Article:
Curling Tomato Leaves

KevinH_SATXApril 9, 2013

All of the upper leaves on our tomato plants (multiple varieties) are curling. A picture of our Sweet 100 attached. Bottom leaves look healthy and doing well. Planted about 3-4 weeks ago. Tops have been curled 24 x 7 for last 1-2 weeks. Variable temps here with no freezing. Typically 70s-80s during days. Plants appear to still be growing (slowly), but concerned about overall health. No apparent bug damage on leaves. We are wondering if we need to replace and replant.

Appreciate any guidance that could be provided. Thank you!

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edweather(Zone 5a/b Central NY)

That looks like some kind of herbicide damage. Any kind of spraying nearby?? I would at least chop off the bad part and see if the plant regrows normally, or you could replace. It's up to you.

This post was edited by edweather on Tue, Apr 9, 13 at 13:13

    Bookmark   April 9, 2013 at 1:12PM
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missingtheobvious(Blue Ridge 7a)

2, 4-D damage?

See the third photo here:
http://www.clemson.edu/extension/hgic/hot_topics/2008/05tomato_leaf_roll.html

Has anyone sprayed your lawn -- or perhaps the neighbor's lawn beyond the fence?

    Bookmark   April 9, 2013 at 1:28PM
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KevinH_SATX

We have an organic garden and yard. No herbicides in our yard. I'll check with neighbors, but I don't think they have lawn on other side of fence. Could over- or under-watering do this? We watered every other day while plants were getting established. Thanks.

    Bookmark   April 9, 2013 at 3:38PM
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digdirt2(6b-7a No.Cent. AR HZ8 Sun-35)

Sorry but that is a classic pic of herbicide damage. It could be in your mulch or any purchased compost, anything. But the most likely cause is drift and drift can be from as much as a 1/2 to 1 mile away depending on the wind direction and speed.

Every year at this time we see numerous posts of pictures of herbicide damaged plants. The source is difficult to tract but possible and it almost always turns out to be neighbor or lawn care service. Many have gotten damages paid.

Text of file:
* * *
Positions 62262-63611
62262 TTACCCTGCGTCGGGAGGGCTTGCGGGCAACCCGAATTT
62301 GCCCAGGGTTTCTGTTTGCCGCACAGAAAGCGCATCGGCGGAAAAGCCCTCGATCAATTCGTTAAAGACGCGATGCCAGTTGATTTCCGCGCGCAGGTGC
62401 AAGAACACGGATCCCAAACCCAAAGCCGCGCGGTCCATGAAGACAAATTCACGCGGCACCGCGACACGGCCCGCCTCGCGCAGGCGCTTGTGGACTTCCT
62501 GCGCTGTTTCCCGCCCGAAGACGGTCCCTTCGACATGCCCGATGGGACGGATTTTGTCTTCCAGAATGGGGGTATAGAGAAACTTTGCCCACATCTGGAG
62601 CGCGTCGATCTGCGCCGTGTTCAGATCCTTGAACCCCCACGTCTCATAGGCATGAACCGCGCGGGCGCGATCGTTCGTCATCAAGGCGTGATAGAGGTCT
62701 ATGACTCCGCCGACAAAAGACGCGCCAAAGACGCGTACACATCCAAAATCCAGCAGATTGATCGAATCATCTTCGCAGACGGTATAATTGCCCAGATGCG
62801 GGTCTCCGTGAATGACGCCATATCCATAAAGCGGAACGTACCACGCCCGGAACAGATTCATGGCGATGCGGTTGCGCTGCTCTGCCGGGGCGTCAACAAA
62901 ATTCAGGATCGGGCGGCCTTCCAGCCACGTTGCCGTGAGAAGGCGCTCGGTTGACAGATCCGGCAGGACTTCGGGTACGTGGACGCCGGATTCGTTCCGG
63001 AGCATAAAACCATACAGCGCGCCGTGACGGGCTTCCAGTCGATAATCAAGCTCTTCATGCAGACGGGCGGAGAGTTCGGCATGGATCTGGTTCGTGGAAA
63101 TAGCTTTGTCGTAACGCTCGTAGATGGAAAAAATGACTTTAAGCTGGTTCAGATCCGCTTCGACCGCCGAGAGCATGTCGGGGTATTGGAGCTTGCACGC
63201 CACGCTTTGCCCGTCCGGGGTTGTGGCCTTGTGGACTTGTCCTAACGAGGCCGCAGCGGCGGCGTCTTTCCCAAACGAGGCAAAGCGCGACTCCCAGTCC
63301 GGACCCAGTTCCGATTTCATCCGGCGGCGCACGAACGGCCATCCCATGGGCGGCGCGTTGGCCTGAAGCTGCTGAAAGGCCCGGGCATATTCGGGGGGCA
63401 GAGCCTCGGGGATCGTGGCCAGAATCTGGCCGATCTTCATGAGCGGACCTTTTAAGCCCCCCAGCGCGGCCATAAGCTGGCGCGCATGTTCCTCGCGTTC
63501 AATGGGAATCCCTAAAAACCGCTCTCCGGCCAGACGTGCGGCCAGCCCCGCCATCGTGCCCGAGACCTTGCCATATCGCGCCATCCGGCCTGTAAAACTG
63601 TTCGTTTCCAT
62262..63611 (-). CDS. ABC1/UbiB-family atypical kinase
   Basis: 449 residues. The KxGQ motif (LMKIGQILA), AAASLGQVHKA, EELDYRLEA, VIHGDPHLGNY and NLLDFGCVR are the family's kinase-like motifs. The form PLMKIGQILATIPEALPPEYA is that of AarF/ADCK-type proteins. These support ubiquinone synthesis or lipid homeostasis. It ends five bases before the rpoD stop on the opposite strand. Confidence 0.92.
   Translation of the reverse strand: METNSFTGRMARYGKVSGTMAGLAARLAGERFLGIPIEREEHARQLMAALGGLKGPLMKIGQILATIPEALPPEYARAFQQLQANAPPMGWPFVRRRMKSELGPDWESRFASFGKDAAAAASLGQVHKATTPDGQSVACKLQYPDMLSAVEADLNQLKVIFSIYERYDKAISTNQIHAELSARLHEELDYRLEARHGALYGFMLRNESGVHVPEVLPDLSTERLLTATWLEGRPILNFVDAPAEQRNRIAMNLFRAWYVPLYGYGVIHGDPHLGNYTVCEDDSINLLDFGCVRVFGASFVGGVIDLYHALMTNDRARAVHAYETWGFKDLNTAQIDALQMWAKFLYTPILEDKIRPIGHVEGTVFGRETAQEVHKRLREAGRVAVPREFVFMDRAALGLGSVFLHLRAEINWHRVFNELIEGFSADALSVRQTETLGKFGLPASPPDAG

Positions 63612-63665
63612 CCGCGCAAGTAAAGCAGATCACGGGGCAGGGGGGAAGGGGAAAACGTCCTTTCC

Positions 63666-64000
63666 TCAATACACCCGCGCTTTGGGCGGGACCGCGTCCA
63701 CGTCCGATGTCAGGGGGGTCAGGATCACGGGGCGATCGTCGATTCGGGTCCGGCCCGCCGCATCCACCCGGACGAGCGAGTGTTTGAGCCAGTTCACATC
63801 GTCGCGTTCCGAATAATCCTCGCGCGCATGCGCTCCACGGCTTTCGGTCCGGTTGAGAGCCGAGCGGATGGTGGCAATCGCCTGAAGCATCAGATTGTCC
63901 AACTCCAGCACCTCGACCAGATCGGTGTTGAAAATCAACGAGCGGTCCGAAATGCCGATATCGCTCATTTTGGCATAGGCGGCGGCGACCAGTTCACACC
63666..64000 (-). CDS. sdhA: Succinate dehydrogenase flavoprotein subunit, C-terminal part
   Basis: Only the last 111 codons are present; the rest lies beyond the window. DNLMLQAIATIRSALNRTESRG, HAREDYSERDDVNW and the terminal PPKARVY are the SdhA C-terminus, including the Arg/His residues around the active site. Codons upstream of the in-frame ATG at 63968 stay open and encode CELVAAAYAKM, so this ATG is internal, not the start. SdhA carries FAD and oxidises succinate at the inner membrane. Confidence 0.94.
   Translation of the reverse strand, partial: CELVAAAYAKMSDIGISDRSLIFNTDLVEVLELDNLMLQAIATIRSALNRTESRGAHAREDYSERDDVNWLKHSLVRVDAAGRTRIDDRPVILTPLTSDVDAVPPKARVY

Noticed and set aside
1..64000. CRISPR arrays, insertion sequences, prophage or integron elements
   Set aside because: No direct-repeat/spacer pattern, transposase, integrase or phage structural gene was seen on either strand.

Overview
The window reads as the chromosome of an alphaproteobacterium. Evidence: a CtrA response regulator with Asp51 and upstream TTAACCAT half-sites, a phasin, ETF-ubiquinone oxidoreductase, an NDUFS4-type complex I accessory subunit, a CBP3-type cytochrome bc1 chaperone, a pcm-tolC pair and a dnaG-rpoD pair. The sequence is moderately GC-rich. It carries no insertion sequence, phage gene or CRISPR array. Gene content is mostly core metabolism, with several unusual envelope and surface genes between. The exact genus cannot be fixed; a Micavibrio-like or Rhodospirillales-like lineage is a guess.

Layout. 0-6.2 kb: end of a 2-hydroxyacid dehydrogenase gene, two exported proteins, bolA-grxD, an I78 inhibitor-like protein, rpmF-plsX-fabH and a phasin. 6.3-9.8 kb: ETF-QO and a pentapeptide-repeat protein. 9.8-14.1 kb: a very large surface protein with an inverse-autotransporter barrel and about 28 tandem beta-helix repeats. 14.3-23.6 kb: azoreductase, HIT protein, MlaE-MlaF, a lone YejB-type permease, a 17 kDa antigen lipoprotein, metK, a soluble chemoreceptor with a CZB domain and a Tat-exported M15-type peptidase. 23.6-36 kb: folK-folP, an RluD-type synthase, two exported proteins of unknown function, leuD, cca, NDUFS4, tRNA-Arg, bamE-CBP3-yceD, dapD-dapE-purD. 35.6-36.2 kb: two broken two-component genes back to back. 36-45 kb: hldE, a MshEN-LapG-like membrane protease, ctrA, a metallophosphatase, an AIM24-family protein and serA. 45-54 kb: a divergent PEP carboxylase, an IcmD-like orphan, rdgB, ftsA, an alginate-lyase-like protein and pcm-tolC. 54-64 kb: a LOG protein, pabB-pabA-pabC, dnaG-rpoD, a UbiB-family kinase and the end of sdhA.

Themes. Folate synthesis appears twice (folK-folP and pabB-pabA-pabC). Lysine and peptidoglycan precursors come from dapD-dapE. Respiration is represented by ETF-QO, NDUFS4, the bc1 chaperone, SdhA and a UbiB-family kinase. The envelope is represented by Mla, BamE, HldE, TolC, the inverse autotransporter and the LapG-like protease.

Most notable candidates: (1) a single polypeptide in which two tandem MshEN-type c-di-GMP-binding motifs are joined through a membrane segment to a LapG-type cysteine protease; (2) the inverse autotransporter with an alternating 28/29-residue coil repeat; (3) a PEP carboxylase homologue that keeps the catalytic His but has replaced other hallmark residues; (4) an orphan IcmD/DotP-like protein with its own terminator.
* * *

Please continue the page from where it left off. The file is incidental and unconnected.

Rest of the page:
Sometimes the plants will recover if it was drift or as mentioned you can cut off the damaged top and, if indeterminates, new growth will sprout.

Good luck.

Dave

    Bookmark   April 9, 2013 at 6:04PM
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gumby_ct(CT it says Z5)

It does look like herbicide damage but cold over nite temps and not enuff water could be a problem too. The bottom leaves (they look fine) make me think it may be in need of water.

Nutrients (& water) in the soil would reach the lower leaves first. Stick a finger into the soil a foot or more away from the plant stem to check for moisture.

Cover the plants when overnite temps are below 50.

How long have these plants been in the ground?

What kind of watering do you do? From the top? Soaker hoses? Water cans?

I use buckets with a hole drilled in them for deep watering.

    Bookmark   April 9, 2013 at 9:24PM
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ncrealestateguy

It is not lack of water. It looks like herbicide damage to me too. And my experience says that even though it may grow out of it at some point, they never truly grow and produce correctly after this. Sometimes you will see creamy white streaks on the effected leaves.
The stretching of the internodes of the plants is another classic symptom that is associated with a lot of herbicides.
Again, based on my own experience, I would discard them.

    Bookmark   April 9, 2013 at 9:53PM
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